I love a to-do list. In fact, I am such a master at list-making I can make lists of my lists. I can subdivide errands, chores, and activities ad infinitum. Sometimes I go numerically, by order of importance to my day. For example:
1. Work out
3. Phone calls
Other times, I mix it up to build in fun when I anticipate that drudgery and boredom will be looming:
1. Return emails
2. Make appointments
3. Make a prank phone call to someone you know from sixth grade
During periods of depression, my lists have taken on a rather frightening level of detail:
1. Get up
3. Brush teeth
4. Get dressed
5. Go to work
6. Come home from work
7. Stay out of bed until it is dark outside
I don’t imagine that I would have forgotten that those things needed to be done, but at those times in my life I needed to be able to cross them off one by one. A scarily basic daily to-do list was one of my only tenuous links to normality.
I have had four vacations in my adult life. I am so connected to my lists that even on vacation I make a list of must-do fun things, or must-see interesting things. Here are three items cherry-picked from a list made during a trip to New York City:
4. Go to a bar and don’t talk to anyone you know
5. Talk to at least six people
6. Do not touch anyone
That kind of list has a “double dog dare” effect, catapulting me into social situations that would never have occurred otherwise.
When I do stand-up I make a set list and carry it with me, even if I don’t look at it or reference it directly. These lists have a terrific surreal quality. If I am ever in some kind of accident, the paramedics will strip away my clothes to find that I am wearing dirty, sweat-stained, unmatched underwear with holes in them. They will pump my stomach and find a semi-digested handful of Sour Patch Kids, four rum-and-Cokes, and an entire rotisserie chicken. And instead of proper I.D., I will have a list in my pocket that says:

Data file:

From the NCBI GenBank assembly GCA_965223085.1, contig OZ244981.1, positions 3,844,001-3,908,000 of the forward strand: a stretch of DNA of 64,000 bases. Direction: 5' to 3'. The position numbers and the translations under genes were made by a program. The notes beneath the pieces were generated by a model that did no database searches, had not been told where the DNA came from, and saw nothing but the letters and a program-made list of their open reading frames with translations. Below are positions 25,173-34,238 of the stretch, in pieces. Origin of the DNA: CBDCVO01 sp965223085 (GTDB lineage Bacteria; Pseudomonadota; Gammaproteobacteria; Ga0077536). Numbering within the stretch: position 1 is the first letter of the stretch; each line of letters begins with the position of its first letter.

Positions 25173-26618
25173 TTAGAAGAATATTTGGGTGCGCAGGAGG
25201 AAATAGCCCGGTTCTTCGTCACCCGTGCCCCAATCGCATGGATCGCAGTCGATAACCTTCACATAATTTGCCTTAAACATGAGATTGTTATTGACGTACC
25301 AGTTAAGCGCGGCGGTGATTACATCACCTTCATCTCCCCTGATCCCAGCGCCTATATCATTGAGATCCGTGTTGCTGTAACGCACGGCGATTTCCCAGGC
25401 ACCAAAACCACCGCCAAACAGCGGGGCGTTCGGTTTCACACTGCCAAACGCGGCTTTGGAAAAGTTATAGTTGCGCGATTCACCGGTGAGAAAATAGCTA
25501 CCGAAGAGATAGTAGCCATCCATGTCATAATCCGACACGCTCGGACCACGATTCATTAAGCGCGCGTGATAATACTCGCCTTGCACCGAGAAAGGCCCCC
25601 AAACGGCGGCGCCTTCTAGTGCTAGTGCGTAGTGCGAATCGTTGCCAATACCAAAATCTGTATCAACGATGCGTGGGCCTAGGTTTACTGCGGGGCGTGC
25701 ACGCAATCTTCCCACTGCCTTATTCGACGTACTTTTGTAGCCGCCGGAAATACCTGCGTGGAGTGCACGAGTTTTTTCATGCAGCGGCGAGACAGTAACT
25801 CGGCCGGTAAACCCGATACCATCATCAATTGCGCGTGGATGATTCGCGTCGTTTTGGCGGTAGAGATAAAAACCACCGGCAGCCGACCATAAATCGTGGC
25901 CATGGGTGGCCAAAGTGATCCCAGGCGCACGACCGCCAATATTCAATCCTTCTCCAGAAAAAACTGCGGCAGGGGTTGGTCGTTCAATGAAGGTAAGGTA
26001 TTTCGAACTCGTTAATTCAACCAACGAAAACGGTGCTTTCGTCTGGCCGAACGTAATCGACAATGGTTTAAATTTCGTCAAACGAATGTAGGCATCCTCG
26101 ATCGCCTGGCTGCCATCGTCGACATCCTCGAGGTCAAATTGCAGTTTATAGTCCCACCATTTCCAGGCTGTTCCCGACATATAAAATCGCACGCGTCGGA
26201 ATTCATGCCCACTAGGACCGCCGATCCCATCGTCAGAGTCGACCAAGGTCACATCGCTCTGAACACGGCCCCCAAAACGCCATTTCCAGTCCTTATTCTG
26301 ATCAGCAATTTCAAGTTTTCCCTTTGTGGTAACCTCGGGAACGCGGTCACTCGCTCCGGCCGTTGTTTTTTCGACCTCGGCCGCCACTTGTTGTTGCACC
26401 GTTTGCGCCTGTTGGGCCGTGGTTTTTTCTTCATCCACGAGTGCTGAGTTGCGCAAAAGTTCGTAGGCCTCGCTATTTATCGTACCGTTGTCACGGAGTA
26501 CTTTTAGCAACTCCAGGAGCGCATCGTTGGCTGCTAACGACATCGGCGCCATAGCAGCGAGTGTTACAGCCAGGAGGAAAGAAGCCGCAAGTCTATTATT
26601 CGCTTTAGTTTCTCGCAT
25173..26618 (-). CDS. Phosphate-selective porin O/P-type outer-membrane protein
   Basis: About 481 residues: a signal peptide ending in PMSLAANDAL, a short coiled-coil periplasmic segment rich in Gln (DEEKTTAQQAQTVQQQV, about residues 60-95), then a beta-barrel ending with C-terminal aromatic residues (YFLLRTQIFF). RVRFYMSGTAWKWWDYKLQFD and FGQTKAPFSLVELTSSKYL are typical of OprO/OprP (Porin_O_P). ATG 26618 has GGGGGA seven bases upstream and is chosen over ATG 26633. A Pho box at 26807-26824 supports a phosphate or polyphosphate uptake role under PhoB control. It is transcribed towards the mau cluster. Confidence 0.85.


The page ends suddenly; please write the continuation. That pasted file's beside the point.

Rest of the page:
1. Clorox Gel boobs
2. Big Lots’ three-legged-pet store
3. Margery Johnson’s Keebler elf pie
The list, of course, will be given to my children, who will understand immediately.
I like to cross things off lists, but I enjoy making them just as much. It gives me a false sense of security, like everything is under control. The greater me realizes this is folly, yet also indulges my compulsion to write down what I hope will, and should, happen next.
By the time you see this article, I should be about one month into the Big Kahuna of lists, my New Year’s resolutions. I make them annually (duh), with widely varying results. There are efficiency experts who tell you not to make big promises to yourself or you’ll just get discouraged. I’ve made yearly lists of very specific things to do, with very excruciatingly detailed steps. I’ve also gone the route of putting only three things on my yearly list so I won’t be overwhelmed.
Who knows if any of this year’s planning will pan out? Maybe yes, maybe no, and I’m OK with that. Two years ago, because of a New Year’s resolution to learn an instrument, I took four guitar lessons. Now I know how to play Deep Purple’s “Smoke on the Water,” which would have solidified my status as a hot chick to teenage boys in 1972, but in 2008 makes me feel a little embarrassed when I play it at parties. It’s like I’m Grandma come to call, kicking it old school and playing “Surrey with a Fringe on Top.” But I do it anyway. Because if I didn’t, I wouldn’t be following the resolution that makes it to the top of my list every year:
1. Bring all of you, everywhere